Based on the play by Broadway star Jonathan Larson, Tic, Tic … Boom! is a musical exploration of the life, career and untimely death of the playwright. As a musical about a man trying to write a musical, musical numbers are essential to the success of the film. The film swings back and forth between Jonathan performing the musical numbers on stage and experiencing him experience the events that led him to write the song, leading to dynamic and memorable musical numbers.
From emotional and intimate numbers like “Why” and “Real Life” and fun songs like “Boho Days” and “No More”, to big, energetic numbers like “30/90” and “Sunday”, the film is filled with musical numbers that combine memorable songs with visually compelling images.
ten “To swim”
Suffering from the writer’s block, Jonathan tries to clear his mind by going for a swim. He expresses his frustration as he tries to swim faster and faster. But after slowing down, he is able to find his inspiration when he sees musical notes appear on the bottom of the pool.
While the song isn’t as memorable as some of the other numbers, the scene is incredibly interesting visually. The underwater shots are well done and Jonathan even manages to sing underwater. Viewing the notes also adds to the visual appeal of the musical number.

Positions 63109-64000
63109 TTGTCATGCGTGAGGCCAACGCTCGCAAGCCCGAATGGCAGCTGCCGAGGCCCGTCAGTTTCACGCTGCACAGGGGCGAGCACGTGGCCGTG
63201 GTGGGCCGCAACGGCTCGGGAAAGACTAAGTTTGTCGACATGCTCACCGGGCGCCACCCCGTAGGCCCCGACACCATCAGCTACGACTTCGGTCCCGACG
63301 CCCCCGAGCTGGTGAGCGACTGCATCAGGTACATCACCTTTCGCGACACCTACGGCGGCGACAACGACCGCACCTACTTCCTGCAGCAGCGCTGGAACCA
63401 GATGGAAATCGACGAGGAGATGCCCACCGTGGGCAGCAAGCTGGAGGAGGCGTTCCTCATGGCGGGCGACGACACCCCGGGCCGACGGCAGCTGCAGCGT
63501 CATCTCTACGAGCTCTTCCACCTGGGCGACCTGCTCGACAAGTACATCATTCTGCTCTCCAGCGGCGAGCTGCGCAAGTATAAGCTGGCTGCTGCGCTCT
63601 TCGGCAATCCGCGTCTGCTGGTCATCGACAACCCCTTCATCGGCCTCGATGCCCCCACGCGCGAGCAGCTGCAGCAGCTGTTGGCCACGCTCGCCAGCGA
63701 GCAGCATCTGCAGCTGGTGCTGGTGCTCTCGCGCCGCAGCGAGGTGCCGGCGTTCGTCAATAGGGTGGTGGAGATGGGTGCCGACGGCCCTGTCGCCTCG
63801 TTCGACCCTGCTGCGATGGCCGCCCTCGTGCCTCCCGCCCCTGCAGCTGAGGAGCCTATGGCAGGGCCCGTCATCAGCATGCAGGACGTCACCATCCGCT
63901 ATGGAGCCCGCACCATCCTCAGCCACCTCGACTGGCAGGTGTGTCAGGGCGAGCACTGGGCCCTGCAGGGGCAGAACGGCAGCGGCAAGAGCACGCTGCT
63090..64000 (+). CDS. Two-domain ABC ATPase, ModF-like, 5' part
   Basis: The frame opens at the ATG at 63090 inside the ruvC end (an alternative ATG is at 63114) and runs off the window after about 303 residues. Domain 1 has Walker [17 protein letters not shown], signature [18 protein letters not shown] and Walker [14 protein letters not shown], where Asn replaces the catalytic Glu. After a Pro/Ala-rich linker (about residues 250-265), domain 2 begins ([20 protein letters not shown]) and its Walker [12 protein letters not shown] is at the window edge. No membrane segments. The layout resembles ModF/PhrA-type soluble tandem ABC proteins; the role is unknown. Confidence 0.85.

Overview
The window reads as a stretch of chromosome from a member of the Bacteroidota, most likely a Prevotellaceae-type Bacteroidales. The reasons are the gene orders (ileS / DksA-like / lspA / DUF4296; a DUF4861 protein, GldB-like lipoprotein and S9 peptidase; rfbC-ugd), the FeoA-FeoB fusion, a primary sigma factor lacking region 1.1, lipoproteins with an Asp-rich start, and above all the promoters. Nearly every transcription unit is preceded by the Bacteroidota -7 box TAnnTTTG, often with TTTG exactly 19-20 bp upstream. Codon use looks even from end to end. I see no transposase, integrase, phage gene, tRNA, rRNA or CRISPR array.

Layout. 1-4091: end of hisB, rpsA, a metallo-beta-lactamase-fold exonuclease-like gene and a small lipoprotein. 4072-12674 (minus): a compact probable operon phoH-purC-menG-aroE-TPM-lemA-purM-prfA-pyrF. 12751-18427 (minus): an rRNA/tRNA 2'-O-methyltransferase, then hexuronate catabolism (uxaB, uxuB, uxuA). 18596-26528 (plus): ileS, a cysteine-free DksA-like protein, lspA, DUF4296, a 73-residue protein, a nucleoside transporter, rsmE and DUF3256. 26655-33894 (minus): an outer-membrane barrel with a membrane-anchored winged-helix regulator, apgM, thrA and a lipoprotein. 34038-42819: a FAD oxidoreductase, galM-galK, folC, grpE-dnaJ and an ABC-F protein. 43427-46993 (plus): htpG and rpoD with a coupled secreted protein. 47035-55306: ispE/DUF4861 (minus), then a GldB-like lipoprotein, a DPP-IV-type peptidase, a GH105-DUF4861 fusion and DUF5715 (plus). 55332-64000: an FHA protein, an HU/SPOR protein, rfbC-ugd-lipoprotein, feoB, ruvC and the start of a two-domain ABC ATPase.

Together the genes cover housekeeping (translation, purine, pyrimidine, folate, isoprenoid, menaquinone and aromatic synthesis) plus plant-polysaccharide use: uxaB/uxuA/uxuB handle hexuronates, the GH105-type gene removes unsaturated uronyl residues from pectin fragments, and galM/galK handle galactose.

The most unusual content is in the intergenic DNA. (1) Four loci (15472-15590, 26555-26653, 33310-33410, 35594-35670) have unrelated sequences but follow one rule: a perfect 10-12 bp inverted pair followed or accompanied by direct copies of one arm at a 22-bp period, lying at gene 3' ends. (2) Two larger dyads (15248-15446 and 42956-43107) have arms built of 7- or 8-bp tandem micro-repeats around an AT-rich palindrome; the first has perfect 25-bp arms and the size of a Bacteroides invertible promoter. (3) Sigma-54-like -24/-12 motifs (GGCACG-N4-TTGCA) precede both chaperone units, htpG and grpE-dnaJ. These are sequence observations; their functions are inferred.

9 “Real life”
When Jonathan learns that his play has no future, he begins to feel like he’s running out of time. He makes the mistake of accusing Michael of not understanding this feeling, prompting Michael to share his HIV diagnosis. The two deal with this in the song as Michael seeks medical treatment while Jonathan tries to run away from his thoughts and feelings.
The song is relatively short but it captures the shock and pain of the moment beautifully. Despite their struggles, the two characters care deeply for each other and their hurt is visible in the number, causing others around them to cry as well. Considering Jonathan would go on to write one of the most influential stories about the AIDS epidemic, it was a pivotal moment that changed his life forever.
8 “Louder than words”
The show’s final issue ends the story, highlighting the decision that everyone must make about how they will live their lives. With a few occasional cuts to Jonathan to mend his relationships and pursue his dreams, the number mainly features Jonathan performing the song on stage.